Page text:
Thousands of people around the world are preparing to participate in a weeklong global climate strike in late September.
The climate activist organization 350Vermont, which generally relies on young people and school children to advocate for its political causes, is gathering much of the local protests.
The event, which will take place Sept.20-27, will coincide with a UN Climate Summit in New York City on Sept. 23. The goal the summit is to accelerate progress towards meeting the energy standards of the 2015 Paris Climate agreement. The United States exited the Paris Agreement in 2017 over economic concerns, as green energy costs significantly more than energy derived from fossil fuels and nuclear sources.
According to 350Vermont’s press release about the climate strike, millions will hit the streets to demand urgent action on climate change.
“It is on course to be the largest global mobilization against climate breakdown, with over 6,000 people in 150 countries pledging to organize events to date,” the group states.
In a video put out by 350.org, several young people pledged to take action in September.
“We are the younger generation, we are the ones that are going to be affected, and therefore we demand justice,” says one young woman interviewed in the video.
Another girl says she’s joining the strike because “if we don’t fight for our future now, soon we won’t have a future to fight for.”
Observers can expect to see a range of planned activities from rallies and music concerts to “teach-ins” and protests targeting fossil fuel companies and the banks that provide them with financing.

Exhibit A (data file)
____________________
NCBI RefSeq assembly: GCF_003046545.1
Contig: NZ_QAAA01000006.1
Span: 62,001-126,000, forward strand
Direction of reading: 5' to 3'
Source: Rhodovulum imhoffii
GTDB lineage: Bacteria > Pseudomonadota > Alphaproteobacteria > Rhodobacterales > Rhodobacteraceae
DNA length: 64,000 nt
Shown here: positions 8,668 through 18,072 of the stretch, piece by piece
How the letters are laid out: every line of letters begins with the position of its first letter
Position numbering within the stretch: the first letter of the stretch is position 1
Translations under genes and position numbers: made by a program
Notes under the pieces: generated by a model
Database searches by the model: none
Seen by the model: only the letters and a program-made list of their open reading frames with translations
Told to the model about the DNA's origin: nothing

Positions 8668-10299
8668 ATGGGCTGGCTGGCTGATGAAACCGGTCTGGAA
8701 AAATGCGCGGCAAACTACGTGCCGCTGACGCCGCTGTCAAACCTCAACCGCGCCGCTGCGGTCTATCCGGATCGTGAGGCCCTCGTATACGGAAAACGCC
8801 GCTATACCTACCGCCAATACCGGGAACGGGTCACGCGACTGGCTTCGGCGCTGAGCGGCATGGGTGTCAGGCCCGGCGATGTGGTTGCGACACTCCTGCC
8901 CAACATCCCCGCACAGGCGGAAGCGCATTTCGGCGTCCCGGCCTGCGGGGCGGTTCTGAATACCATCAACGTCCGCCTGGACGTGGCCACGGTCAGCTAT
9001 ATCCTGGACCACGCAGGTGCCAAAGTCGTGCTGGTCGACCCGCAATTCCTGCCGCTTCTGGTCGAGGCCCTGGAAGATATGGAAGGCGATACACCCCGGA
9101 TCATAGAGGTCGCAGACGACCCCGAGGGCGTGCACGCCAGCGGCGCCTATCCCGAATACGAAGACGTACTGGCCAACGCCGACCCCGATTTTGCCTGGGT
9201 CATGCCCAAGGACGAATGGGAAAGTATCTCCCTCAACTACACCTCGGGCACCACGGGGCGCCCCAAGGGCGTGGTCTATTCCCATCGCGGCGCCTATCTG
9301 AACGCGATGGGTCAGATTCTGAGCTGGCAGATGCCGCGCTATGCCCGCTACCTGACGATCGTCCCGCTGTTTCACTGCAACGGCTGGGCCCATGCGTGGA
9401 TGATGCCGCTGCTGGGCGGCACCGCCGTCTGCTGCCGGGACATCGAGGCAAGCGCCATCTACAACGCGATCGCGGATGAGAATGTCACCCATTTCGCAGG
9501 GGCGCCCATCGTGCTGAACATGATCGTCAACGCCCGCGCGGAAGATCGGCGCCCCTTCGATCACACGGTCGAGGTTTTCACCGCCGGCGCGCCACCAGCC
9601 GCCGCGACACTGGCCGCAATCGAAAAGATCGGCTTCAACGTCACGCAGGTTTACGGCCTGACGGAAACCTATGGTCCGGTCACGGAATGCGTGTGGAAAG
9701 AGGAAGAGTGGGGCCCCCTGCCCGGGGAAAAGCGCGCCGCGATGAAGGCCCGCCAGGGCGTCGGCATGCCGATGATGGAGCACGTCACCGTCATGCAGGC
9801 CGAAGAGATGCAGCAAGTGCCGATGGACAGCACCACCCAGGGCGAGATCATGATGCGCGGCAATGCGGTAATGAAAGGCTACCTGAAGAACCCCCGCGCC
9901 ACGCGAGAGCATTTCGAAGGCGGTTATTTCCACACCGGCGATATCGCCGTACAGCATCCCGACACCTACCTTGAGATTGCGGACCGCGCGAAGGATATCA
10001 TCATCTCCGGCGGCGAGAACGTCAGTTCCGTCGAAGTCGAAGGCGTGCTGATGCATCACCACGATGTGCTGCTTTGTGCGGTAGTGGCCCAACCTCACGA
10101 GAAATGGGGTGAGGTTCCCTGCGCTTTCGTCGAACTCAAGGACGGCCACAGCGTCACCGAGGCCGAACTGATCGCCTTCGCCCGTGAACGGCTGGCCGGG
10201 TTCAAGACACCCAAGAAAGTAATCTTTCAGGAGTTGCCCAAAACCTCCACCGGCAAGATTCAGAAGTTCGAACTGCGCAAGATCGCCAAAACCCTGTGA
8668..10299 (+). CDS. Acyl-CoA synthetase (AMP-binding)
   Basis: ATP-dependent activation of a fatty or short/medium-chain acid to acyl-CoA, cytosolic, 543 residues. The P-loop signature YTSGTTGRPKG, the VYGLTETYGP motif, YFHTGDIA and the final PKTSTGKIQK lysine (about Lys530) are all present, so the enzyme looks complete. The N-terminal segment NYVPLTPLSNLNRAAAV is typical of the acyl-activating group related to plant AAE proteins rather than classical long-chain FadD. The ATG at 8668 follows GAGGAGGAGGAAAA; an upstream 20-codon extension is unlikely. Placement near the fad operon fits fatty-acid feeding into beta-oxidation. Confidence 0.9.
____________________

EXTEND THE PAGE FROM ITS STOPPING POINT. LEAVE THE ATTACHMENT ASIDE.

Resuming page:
The Global Campaign to Demand Climate Justice will coordinate with its annual Reclaim Power mobilizations to call for the “transformation of the energy system.”
President Trump during his 2016 campaign expressed skepticism that a dramatic energy transformation towards higher-priced green energy is necessary or good for the economy.
“The concept of global warming was created by and for the Chinese in order to make U.S. manufacturing non-competitive,” Trump said on Twitter, later explaining that large competing economies such as China benefit from having the U.S. adopt regressive energy policies.
One analysis published by Americans for Tax Reform concludes that the Paris Accords would have a negative impact on the U.S. economy:
The agreement, however, would not just have hurt the country’s growth as a whole, but would have trickled down to low-and-middle-income Americans. If the U.S.’s participation in the agreement had been allowed to move forward, energy costs would have skyrocketed, in turn raising the cost of utility bills for families and increasing the costs of consumer goods.
A recent study by Chicago University indicates that states with renewable energy portfolio standards (renewable energy quotas) have had their economies suffer as a result of higher energy prices.
In other countries that have aggressively implemented high amounts of wind and solar power, the costs of energy for these residents has gone up as much as two-fold.
The September climate strike approaches just as a new climate study from Finland has cast doubt on the International Panel on Climate Change narrative that the world is going to end in 10 years if global warming policies aren’t quickly enacted. The Finnish study examines the models and methodology that the IPCC uses to reach its dramatic conclusions, and it breaks down where the faults are and why those conclusions should be questioned.
“Because the anthropogenic portion in the increased CO2 is less than 10 percent, we have practically no anthropogenic climate change,” the study states. “The low clouds control mainly the global temperature.”